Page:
28 December 2017 by Lisa Meloncon
Happy Break Everyone –
I hope that you’re finding time to rest and recuperate during this down time between terms. Over at the journal, Rhetoric of Health and Medicine, we’ve been working hard on getting the first issue moving forward (look for more details coming in the early part of January!) and we’ve also been working through proposals for RHM’s first special issue (in 2019) on the rhetoric of public health.
And that’s what I want to talk about today. The process we went through for the special issue proposals.
Every journal handles special issues a little differently, and we’re no different at RHM. In our case, we developed our system based on feedback from our editorial board. The system is created to avoid some of what editorial board members—and the editors—felt are problems that sometimes affect special issues, such as less rigorous review standards/easier to get into, the feeling that only friends of the editor were invited, and issues that don’t cohere.
So we adopted a three step review process that we want to explain. This explanation does three important things: (1) it continues RHM’s dedication to making the review and publishing process as transparent as possible; (2) it provides a type of accountability to the editorial board, the readers (or technically future readers since we’re working toward our first issue), and to the broader RHM community; and, finally, (3) it simply explains the process for those who submitted to this special issue and those that will, hopefully, submit to the journal in the future.
We received 48 proposals, which is a healthy number for a special issue of any journal, and considering the broadness of the topic (public health), we were quite pleased with this turn out. Contributors spanned a number of RHM related fields (e.g. bioethics, English, communication studies, law, etc.), represented a number of different health related institutions (e.g. medical research centers, hospitals, nonprofit organizations, etc.), and held a variety of different ranks and titles (e.g. graduate students, grant-funded researchers, tenured professors, healthcare practitioners, etc.). Jennifer Malkowski, special issue co-editor, and I independently read and ranked the proposals. We then compared rankings and notes to advance 16 proposals that were clearly connected to the topic of public health, publics theorizing, and included a direct engagement with Rhetoric. (See our captioned video or transcript on what we mean by rhetoric). Keep in mind, too, that following RHM’s broader goals of ensuring multiple perspectives, Jen and I have different backgrounds. Jen was trained in communication studies, while I have a mixed bag of a background and am firmly situated within technical writing/communication.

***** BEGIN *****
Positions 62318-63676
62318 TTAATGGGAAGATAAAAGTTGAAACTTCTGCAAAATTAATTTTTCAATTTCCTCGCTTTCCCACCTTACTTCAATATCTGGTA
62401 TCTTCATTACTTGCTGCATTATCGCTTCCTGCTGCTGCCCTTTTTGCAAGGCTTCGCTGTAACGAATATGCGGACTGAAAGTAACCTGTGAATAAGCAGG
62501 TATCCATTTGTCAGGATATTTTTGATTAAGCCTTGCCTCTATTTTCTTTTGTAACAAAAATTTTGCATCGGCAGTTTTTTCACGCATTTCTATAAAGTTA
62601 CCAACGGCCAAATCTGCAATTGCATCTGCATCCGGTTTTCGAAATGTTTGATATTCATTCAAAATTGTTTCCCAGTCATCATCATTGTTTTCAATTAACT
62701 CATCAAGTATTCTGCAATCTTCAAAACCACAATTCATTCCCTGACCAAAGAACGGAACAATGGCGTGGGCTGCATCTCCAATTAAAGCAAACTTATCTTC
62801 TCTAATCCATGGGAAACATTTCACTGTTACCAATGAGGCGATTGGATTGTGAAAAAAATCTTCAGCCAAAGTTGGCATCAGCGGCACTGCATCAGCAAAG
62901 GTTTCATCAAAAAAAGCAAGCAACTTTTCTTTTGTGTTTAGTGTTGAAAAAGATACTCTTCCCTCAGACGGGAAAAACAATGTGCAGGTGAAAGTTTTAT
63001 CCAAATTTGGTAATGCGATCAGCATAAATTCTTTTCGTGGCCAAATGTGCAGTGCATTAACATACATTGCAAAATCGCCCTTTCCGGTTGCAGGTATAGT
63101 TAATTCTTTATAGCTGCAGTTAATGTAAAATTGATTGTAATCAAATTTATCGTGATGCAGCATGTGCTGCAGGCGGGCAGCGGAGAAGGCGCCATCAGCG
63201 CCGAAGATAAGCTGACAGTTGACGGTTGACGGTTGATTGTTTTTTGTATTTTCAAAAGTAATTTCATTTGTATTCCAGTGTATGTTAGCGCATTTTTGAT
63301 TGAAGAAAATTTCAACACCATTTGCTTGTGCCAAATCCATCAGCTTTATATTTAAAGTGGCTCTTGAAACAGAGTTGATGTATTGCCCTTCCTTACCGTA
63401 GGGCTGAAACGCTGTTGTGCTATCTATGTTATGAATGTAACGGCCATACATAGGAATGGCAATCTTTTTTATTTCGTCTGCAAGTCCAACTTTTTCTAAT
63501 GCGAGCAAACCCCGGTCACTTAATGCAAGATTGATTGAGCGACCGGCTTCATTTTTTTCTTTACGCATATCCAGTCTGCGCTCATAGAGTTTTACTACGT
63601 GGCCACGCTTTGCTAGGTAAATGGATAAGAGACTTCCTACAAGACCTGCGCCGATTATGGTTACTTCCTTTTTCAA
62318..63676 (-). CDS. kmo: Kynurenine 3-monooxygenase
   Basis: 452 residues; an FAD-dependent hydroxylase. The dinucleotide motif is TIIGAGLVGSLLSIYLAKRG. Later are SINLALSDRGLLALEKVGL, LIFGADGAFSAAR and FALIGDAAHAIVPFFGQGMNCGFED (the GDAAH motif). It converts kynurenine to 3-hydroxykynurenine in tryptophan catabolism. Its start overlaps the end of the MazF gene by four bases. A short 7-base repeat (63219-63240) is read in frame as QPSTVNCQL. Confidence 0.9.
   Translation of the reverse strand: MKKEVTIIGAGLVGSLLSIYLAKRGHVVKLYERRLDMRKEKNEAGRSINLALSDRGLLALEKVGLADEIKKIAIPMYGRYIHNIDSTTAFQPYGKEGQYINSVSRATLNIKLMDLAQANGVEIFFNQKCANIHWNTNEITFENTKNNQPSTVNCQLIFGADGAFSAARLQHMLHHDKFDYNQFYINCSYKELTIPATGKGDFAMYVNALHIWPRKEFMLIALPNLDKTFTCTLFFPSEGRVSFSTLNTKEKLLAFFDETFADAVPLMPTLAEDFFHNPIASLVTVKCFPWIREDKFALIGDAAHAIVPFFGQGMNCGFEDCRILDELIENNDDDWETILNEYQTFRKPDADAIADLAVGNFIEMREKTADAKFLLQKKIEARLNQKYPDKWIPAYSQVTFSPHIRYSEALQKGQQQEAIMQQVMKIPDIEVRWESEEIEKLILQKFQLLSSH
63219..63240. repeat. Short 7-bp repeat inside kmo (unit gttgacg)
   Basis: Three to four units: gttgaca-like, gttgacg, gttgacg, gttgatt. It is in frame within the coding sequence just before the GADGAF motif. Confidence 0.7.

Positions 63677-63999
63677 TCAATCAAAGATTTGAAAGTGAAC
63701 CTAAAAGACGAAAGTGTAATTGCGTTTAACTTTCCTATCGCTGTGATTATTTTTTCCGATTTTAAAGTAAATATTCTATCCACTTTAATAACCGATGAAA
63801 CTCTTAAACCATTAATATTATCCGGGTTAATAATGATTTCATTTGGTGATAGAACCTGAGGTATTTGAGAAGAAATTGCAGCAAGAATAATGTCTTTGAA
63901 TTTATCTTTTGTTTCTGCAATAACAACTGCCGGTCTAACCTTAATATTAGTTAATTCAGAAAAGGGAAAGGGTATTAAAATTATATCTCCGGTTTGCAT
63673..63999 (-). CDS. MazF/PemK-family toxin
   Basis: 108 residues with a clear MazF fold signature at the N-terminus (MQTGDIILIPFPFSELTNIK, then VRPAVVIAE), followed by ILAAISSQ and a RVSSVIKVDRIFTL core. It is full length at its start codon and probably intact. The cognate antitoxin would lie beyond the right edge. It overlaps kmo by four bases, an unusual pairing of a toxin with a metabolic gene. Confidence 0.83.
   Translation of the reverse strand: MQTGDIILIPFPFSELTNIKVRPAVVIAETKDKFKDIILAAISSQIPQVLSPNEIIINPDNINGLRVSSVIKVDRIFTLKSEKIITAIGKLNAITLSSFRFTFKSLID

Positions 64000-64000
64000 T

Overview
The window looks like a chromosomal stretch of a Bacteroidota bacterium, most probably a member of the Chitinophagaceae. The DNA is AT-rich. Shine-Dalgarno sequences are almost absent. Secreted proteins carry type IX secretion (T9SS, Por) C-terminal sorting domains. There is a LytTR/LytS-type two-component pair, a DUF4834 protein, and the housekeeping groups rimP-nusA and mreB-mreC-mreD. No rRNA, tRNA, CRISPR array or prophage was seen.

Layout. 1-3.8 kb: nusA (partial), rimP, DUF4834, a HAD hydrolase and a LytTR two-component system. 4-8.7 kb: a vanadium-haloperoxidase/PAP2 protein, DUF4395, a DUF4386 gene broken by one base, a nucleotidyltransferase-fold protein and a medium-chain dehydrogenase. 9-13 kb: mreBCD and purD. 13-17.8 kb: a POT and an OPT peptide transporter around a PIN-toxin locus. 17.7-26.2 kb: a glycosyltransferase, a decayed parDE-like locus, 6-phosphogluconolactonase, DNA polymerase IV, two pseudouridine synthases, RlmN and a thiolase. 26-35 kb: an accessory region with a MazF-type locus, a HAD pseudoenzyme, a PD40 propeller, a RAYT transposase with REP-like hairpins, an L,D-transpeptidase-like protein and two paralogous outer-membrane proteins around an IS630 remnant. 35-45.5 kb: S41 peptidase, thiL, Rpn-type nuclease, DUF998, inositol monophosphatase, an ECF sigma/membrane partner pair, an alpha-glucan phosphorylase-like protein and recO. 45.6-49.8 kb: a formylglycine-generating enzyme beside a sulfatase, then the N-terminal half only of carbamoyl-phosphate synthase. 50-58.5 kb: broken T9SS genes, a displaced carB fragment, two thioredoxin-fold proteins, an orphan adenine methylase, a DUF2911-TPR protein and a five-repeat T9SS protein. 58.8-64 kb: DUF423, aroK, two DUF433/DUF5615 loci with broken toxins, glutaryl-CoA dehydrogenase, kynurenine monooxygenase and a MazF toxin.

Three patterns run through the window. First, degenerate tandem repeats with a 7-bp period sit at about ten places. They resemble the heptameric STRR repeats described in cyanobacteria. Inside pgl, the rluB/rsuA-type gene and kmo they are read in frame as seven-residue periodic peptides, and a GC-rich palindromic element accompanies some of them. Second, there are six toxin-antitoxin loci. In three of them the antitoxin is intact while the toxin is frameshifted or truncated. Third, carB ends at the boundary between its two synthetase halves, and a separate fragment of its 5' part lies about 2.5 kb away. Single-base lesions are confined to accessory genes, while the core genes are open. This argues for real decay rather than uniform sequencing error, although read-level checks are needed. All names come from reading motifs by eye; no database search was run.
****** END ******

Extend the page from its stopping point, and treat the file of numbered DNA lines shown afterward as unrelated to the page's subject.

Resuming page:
Those 16 proposals were then made anonymous and forwarded to Blake Scott (co-editor of RHM) and two members of our editorial board who are specialists in “publics,” Cynthia Ryan and Gary Kreps. While other members of the editorial board also have expertise, Cynthia and Gary represent the two big “sides” of RHM’s audience: English studies (including rhetoric, composition, technical communication and some linguists) and communication studies (including rhetoric, health communication and applied research methods). The three of them were asked to rank the proposals from 1 to 16, with 1 being the best. Each reviewer was familiar with the CFP, but beyond that no other ranking instructions were given because we wanted their responses to be based on their own readings of the information presented in the proposals and their own perspectives of the proposals’ relevance and timeliness.
I collated those responses, while Jen ranked the blinded proposals herself using a table to compare each contribution’s theoretical contribution, health issue/topic of interest, research method, disciplinary affiliation, and the nature of the artifact being examined. Jen did not see the rankings from the three reviewers when she was making her rankings. As co-editor of the issue, one of Jen’s jobs is to set the focus of the issue. Therefore, she ranked the proposals based on how things talk to each other holistically. A guiding factor, therefore, was how well each individual proposal worked toward a coherent issue that gets a bunch of things represented and shows the breadth of RHM work and influence. To do this, she prioritized diversity in methods, issues, theory/concepts, and sites of study and application.
In the end, we accepted seven proposals and have invited those contributors to submit full manuscripts that will be sent through the regular peer review process. This means the proposal acceptance rate was 14.5%, which is lower than many special issues and also a tad lower than many of the acceptance rates of most journals. It is important to note that even though these proposals were accepted, the odds are that at least two of the manuscripts will not make it through the peer review process. Unlike many special issues, RHM does not have to fill pages (so to speak), which means that we can maintain our rigorous standards and we will not accept and publish an essay that is not actually ready. We will circulate a revised special issue manuscript acceptance rate at the time of publication.
We are excited about the potential this issue holds and look forward to sharing it with you!!
Until then, wishing you health, peace, and joy!